After the war, prejudice did not recede at home but only grew stronger with Civil right acts making public noise, often ending in jail-time or assassinations to the African American community. A few names rose to power among the civil rights movement. Speeches, dedication and the movement of thousands helped make this possible. Malcolm X, Rosa Parks and Martin Luther King helped pave the road for awareness with solutions and peaceful acts of leadership. The forth push of equality among all Americans did not come from a famous speech, or even from the action on a bus in Alabama. This empowering movement was about to occur in the world of white professional baseball.Jackie had no job when his old mentor, Rev. Karl Downs, offered Robinson a job as the college’s athletic director.

(What college’s?) Jackie Robinson was also sending letters to the Monarchs pitcher, Ted Alexander. He was a part of the Negro’s baseball leagues. Ted told Jackie that the owner of the team is now hiring.

Jackie was very interested and took the $100 a week to play for him once it was offered.Robinson moved to Houston and joined the team at second base. His skills soon got him noticed among the team.

Ted then realized that Robinson was there best player. The exclusion of black athletes from baseball came increasingly into question. Sports columnist for major daily newspapers, including Jimmy Cannon in the New York Post, were debating fair employment laws that could outlaw racial bias in hiring. This would extend to all teams based in that town. That summer, three different Dodgers scouts went out to watch Robinson and several other negro leaguers play.

As a cover story, Rickey, the owner of the Dodgers, announced that he planed to form a new Negro ball club, the Brooklyn Brown Dodgers, as a part of the third Negro League. After seeing the scouting reports Rickey was so impressed with Robinson that he canceled his plans for a third negro team all together and added him to the lineup of the previously segregated Brooklyn Dodgers. This major league team was the first of its kind, breaking barriers and stereotypes of black athletes.

This decision changed the game and the culture of America forever.As the first black man on the Brooklyn Dodger’s, Jackie did not only turn heads when he played, but encouraged many African Americans to also chase their dreams as an athlete. As the first African American player, Robinson contained a batting average of a whopping .311.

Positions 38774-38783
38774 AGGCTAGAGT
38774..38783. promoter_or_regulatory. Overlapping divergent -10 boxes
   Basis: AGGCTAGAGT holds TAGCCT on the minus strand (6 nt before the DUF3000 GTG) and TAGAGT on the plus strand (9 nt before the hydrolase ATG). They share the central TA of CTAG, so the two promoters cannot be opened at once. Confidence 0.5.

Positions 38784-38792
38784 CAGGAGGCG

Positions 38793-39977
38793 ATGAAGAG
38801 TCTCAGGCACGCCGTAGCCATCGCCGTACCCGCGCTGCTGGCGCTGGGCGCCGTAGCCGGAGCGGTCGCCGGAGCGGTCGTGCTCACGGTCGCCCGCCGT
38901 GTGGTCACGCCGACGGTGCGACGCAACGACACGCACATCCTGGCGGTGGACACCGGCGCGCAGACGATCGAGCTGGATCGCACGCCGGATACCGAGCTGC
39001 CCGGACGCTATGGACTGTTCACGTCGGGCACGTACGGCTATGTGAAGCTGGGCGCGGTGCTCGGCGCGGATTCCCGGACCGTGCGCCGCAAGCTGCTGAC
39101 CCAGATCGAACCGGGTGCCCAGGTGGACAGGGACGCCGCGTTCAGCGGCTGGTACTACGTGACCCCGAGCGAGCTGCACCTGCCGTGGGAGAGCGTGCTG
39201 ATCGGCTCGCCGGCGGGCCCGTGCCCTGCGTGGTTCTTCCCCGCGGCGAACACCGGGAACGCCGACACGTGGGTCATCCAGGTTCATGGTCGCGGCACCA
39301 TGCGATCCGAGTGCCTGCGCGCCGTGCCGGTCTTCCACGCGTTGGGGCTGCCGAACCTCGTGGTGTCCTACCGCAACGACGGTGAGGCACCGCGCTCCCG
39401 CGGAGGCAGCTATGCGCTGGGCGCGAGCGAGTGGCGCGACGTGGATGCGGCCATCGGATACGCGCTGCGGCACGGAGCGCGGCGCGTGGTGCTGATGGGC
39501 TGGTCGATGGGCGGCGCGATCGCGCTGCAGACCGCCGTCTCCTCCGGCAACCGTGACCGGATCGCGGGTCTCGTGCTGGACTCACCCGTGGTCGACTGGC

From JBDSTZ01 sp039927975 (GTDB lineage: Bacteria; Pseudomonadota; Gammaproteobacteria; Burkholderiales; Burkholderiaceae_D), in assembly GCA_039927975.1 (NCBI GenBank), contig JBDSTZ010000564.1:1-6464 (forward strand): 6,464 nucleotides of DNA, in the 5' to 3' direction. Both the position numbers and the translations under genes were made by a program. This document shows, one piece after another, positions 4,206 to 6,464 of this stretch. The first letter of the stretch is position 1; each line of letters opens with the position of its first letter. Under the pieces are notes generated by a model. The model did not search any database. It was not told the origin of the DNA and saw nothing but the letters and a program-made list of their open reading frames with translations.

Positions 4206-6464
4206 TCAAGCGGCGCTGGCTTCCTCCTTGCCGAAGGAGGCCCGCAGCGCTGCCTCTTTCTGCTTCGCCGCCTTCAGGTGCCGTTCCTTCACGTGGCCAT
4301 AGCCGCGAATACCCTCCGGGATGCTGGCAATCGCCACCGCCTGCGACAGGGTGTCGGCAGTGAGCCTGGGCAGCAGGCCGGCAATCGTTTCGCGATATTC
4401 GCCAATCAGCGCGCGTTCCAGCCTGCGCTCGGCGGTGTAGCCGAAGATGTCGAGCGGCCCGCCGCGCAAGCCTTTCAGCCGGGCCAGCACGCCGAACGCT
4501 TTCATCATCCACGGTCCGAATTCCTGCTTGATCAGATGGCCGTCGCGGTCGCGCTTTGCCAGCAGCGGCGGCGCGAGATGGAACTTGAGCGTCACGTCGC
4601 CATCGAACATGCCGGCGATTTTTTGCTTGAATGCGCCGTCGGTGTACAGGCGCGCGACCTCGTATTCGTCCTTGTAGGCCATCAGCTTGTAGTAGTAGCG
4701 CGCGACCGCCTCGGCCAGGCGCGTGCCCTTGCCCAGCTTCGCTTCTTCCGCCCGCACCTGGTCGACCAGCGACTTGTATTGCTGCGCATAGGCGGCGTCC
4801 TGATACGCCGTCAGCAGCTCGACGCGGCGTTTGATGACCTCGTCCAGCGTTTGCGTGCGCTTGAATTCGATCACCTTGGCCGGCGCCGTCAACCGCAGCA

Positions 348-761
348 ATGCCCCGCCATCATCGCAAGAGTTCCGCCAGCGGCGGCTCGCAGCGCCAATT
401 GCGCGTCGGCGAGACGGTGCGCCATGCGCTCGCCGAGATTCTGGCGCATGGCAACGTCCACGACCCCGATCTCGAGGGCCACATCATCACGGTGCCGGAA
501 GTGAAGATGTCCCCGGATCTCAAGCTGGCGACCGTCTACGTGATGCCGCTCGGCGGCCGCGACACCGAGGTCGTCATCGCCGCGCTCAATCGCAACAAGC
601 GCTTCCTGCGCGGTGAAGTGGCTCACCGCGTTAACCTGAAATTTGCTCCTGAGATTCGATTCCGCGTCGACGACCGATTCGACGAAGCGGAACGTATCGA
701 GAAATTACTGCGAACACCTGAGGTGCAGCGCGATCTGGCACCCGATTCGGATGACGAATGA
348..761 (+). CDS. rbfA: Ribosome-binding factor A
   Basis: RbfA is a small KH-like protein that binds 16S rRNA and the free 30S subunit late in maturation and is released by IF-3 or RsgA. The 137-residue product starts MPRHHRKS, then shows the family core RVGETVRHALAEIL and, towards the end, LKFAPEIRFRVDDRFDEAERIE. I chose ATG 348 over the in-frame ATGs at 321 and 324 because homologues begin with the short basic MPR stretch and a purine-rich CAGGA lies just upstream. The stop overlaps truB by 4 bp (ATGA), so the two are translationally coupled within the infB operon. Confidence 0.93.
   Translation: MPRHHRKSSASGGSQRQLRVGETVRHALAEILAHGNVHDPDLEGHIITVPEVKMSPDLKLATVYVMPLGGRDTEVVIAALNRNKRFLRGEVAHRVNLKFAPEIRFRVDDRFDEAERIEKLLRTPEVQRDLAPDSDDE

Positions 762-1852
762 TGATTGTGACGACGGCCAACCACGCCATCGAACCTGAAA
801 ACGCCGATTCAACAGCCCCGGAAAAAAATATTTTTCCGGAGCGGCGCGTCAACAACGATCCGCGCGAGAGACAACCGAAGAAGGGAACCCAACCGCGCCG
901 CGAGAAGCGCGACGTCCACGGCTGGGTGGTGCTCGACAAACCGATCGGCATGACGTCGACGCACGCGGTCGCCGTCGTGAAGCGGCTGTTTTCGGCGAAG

Out of the 1,500 professional pitches thrown at him he made contact with 137 hits for home runs. He made contact with the ball over 1,600 times in his career as a Dodger and stole over 200 bases. Many awards were presented to Jackie over the years but no award could compare to the life-achieving goal of entering the hall of fame. Jackie Robinson became a member in the hall of fame in 1962. Jackie Robinson served his country in so many ways. Now the question is “What was his biggest contribution to African American history”? His contribution was not fully represented on the battlefield or the baseball diamond.

But his largest contribution to American history happened after hisdeath. 3 months after passing away the Robinson family placed his money to start the Jackie Robinson Foundation. Described in The New York Times as what “might be the best educational effort in the country,” the Jackie Robinson Foundation (JRF) is a national, non-profit, organization founded in 1973 as a vehicle to perpetuate the memory of Jackie Robinson through the advancement of higher education among underserved populations.

JRF’s strategic combination of financial assistance and support services results in a nearly 100% college graduation rate. Over 1,400 students have graduated and have Jackie to thank for their chance at a better life. His legacy not only defined the way we look at other humans, but it encouraged the knowledge and effort to spread no matter what you put your mind to. No matter who is in your way or the color of your skin; nothing can hold you back from success but yourself.

Jackie did not only break the color barrier in sports and war, but the way underprivileged people can overcome diversity.